More than 1.7 million voters are expected to cast ballots on Saturday in a key provincial election in Sri Lanka, seen as a test of the ruling coalition’s popularity after defeating the Tamil Tiger separatists.

Government troops crushed the rebel group in May, ending nearly three decades of civil war.

That military victory boosted the popularity of President Mahinda Rajapkasa’s coalition United People’s Freedom Alliance.

Voting started early Saturday for the provincial Assembly in Mr. Rajapaksa’s native southern province.

Fifty-two political parties and independent groups have fielded 1,091 candidates for 53 seats on the provincial council. Results are expected on Sunday.

The ruling alliance already controls seven of the country’s nine provinces with large majorities.

After Saturday’s vote, only the northern province — the former battle zone where parts were controlled by the rebels — will have yet to vote.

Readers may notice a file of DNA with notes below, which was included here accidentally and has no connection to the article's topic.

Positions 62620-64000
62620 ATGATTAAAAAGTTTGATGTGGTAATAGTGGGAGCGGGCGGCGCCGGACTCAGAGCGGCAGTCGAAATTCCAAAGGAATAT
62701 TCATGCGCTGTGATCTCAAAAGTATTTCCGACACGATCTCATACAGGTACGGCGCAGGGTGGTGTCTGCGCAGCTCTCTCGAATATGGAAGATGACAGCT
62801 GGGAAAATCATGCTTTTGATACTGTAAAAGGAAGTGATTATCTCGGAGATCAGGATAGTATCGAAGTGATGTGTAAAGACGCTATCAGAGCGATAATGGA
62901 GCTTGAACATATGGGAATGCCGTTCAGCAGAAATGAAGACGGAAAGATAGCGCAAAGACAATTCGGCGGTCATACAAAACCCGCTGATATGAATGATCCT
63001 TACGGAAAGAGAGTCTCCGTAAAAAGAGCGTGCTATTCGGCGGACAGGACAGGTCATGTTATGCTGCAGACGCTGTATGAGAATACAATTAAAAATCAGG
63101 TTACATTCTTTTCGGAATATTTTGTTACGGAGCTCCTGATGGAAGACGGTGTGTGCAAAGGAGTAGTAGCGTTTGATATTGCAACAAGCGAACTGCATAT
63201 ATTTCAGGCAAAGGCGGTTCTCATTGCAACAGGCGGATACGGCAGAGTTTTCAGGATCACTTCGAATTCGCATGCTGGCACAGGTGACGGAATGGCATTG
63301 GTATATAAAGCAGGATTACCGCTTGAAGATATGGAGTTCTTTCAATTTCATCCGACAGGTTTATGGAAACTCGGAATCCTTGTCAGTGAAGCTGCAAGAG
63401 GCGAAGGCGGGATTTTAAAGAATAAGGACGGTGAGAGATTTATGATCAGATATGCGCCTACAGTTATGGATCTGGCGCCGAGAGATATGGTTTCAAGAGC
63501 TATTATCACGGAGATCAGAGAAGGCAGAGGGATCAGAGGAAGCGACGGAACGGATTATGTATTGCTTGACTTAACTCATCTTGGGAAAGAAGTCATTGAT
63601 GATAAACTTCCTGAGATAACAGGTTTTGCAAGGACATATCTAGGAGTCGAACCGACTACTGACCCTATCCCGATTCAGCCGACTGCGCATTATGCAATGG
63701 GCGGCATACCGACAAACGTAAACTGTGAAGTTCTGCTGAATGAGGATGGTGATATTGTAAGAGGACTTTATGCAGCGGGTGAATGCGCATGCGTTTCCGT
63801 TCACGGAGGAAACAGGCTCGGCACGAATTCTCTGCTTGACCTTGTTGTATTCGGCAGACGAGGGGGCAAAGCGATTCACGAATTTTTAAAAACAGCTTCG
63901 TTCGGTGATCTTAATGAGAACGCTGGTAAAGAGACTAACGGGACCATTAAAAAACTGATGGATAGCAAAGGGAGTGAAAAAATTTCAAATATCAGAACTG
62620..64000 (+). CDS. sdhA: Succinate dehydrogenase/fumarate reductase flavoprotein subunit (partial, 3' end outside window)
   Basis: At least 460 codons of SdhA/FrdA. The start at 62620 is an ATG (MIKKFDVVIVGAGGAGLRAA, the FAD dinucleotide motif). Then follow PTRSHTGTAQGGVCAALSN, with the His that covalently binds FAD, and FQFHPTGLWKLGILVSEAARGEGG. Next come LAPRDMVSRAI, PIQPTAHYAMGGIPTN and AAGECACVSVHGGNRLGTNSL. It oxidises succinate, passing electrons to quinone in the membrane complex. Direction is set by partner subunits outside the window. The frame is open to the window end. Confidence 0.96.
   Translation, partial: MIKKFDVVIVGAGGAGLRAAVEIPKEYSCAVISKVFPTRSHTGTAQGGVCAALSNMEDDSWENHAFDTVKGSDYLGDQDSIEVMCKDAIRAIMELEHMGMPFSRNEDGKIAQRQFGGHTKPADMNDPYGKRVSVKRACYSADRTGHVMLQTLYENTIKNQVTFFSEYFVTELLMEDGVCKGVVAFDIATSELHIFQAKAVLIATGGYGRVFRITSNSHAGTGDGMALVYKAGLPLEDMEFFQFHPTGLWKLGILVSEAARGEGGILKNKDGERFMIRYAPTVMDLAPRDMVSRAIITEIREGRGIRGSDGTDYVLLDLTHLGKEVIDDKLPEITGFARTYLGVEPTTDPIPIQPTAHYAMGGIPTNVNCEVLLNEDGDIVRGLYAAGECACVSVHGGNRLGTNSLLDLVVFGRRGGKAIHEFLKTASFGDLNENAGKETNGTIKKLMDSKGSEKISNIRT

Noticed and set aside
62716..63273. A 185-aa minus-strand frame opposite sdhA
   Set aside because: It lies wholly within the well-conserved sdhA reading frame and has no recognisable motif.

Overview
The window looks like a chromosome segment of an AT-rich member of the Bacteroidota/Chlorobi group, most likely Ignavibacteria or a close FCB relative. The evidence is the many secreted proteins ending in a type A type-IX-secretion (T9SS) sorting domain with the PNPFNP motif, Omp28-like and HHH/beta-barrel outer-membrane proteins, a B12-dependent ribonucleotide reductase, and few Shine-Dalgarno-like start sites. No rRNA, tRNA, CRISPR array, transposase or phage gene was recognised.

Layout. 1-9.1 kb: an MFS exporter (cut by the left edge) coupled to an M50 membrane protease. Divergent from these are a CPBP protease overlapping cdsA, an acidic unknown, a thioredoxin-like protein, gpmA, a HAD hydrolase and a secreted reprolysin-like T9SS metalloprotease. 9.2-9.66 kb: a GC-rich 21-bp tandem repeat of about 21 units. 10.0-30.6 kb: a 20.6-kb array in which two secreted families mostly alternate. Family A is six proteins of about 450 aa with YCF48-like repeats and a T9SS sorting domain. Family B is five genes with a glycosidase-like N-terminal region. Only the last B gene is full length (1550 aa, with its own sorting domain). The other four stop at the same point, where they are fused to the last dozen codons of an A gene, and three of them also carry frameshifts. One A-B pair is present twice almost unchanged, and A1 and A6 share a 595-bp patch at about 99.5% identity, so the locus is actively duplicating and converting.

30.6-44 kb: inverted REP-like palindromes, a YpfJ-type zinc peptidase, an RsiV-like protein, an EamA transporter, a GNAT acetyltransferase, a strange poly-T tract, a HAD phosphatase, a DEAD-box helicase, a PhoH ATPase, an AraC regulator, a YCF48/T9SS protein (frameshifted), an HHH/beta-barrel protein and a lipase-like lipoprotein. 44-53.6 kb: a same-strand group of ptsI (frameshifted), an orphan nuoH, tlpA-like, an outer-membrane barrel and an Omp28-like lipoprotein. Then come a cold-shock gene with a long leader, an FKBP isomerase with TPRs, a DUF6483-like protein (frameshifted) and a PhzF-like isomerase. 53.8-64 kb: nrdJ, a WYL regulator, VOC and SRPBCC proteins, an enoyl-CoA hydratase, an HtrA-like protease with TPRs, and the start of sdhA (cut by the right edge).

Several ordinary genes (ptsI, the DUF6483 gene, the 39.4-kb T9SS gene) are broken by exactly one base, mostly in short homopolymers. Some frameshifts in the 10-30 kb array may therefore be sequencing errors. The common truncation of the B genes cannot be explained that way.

Mr. Rajapkasa’s main rival, the United National Party, had favoured negotiations with the Tamil Tigers but has been largely sidelined after the government’s successful military campaign.

The opposition parties have accused the government of using military victories for political gain and claimed the ruling coalition misused state properties during the election.

“This isn’t a fair election,” said Tissa Attanayake, UNP’s general secretary, blaming the government of using government resources for the political campaign.

Media Minister Lakshman Yapa Abeywardena dismissed the opposition accusations, saying “they are trying to find excuses for their defeat even before the results are announced.”

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